1. Background of ACLEDA Bank

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1. Background of ACLEDA Bank
1. Background of ACLEDA Bank
ACLEDA was established in 1993 as an NGO for Small and Micro Enterprise Development
from the UNDP/ ILO Project for income and employment generation. It has transformed to a
specialized bank in October 2000, and it obtained license as a full fledged commercial bank
in December 2003. From 2010, ACLEDA Bank Plc. has become the largest bank in Cambodia,
and it has become the market leader of all fronts, net profit after tax, branches and office
network, loan portfolios (23.2%), savings and deposit (22.3%), paid up capital, and of course
the total assets, etc. until now. ACLEDA Bank has the subsidiaries as follows:
1. ACLEDA Bank Lao Ltd.
2. ACLEDA Securities Plc.
3. ACLEDA Training Center
ACLEDA Bank has planned to expanded to Myanmar in 2013, it just received the company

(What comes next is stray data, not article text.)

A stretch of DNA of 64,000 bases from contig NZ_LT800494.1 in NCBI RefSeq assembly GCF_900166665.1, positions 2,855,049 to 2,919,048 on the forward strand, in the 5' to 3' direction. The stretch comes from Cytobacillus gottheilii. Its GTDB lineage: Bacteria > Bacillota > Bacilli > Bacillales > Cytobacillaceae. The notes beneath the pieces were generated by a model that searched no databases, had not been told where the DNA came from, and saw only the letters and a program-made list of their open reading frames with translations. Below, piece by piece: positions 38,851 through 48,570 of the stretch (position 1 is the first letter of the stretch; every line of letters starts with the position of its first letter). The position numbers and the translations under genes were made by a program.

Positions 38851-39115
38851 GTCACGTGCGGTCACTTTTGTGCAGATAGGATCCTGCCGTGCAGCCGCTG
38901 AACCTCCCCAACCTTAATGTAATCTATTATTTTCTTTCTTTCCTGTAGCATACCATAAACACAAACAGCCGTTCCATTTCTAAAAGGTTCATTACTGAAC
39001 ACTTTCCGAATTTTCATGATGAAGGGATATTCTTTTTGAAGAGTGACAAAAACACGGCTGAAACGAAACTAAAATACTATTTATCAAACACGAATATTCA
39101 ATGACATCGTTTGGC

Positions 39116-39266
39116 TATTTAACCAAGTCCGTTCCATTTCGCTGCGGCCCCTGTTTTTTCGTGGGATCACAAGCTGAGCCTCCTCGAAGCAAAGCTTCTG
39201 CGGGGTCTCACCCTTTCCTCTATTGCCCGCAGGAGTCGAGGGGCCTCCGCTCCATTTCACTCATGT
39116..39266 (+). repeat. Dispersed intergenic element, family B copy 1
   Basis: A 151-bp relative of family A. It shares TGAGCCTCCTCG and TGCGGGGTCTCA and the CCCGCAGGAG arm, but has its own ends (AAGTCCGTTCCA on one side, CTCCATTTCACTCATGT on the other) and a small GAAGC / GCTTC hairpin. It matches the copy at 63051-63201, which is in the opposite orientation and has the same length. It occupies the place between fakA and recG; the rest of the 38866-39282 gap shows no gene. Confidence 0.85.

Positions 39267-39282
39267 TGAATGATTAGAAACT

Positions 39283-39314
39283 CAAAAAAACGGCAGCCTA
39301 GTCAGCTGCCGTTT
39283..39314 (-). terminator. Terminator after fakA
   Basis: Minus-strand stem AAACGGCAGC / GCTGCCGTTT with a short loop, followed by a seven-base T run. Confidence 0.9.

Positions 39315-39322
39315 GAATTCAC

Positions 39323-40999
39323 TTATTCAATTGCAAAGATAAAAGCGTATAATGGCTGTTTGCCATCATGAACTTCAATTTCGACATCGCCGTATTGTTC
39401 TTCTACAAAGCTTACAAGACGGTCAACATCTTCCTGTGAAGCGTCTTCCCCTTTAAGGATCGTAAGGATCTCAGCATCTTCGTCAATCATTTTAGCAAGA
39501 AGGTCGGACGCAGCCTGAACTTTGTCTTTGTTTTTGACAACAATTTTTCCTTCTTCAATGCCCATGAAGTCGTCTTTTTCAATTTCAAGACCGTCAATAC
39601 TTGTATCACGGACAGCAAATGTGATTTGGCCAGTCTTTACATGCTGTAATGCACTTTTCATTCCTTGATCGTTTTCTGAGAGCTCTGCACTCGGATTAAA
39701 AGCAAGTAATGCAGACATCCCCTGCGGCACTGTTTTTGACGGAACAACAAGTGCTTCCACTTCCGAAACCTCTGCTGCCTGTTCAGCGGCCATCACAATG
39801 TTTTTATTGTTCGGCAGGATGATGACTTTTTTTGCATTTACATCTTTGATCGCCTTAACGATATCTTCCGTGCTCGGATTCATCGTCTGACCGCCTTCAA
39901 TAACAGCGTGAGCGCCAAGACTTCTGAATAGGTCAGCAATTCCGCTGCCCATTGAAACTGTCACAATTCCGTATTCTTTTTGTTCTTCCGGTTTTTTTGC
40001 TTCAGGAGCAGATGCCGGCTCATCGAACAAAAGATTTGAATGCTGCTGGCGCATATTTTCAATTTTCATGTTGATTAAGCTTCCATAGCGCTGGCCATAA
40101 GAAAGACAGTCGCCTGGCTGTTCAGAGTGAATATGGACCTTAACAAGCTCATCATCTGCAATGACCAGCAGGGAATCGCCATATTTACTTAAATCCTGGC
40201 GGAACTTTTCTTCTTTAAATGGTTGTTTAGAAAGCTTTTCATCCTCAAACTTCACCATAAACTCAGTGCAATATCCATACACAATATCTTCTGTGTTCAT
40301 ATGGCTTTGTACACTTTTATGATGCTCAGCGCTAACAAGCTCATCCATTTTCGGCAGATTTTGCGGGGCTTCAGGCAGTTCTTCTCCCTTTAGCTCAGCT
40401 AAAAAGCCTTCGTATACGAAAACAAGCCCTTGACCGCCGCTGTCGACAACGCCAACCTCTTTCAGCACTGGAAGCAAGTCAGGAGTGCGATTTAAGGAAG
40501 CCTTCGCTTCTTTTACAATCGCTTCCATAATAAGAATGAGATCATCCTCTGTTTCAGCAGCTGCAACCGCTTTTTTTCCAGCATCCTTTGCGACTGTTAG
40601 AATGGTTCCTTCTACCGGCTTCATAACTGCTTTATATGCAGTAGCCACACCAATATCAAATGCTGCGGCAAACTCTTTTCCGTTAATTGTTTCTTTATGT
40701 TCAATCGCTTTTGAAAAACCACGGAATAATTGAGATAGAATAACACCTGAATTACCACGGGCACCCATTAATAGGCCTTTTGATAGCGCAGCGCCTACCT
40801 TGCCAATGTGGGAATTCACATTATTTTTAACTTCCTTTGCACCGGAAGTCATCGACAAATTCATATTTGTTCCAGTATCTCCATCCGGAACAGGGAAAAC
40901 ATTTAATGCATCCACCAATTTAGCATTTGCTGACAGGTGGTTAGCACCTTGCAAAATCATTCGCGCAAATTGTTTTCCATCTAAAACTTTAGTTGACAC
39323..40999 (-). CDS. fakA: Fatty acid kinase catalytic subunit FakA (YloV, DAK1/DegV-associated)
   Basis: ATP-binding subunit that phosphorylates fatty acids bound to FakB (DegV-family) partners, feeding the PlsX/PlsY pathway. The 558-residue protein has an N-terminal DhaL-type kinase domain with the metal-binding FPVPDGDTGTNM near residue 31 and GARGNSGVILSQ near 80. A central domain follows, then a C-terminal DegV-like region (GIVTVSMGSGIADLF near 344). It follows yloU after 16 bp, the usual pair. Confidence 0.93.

registration office license in September 2012, and it expected to obtain operating license as
a Microfinance Institution in January 2013.
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2. ACLEDA Bank's Vision & Mission
Vision
ACLEDA Bank’s vision is to be Cambodia’s leading
commercial bank providing superior financial
services to all segments of the community.
Mission
Our mission is to provide micro, small and medium
entrepreneurs with the wherewithal to manage
their financial resources efficiently and by doing so
to improve the quality of their lives.
By achieving these goals we will ensure a
sustainable and growing benefit to our
shareholders, our staff and the community at
large. We will at all times observe the highest
principles of ethical behavior, respect for society,
the law and the environment.
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3. ACLEDA Bank Today (September 30th, 2012)
Corporate Name: ACLEDA Bank Plc.
Shareholders: ACLEDA NGO (32%), ASA (19%), IFC(12.25%), Jardines(12.25%),
Cofibred(12.25%), Triodos Group(12.25%)
Board of Director: Mr. Chea Sok, Chairman
Executive Committee: Mr. In Channy, President & Chief Executive Officer
Number of employees: 7,473
Network: 237 offices
Total Assets: US$ 1.836 Billion
Total Loans (net): US$ 1,181.62 Million
Total Deposits: US$ 1.408 Billion
Paid-up Capital: US$ 113.17 Million
Shareholders’ equity: US$ 238.54 Million
Rating Agencies: Standard & Poor's Rating
Outlook Stable
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4. ACLEDA Bank network and Infrastructure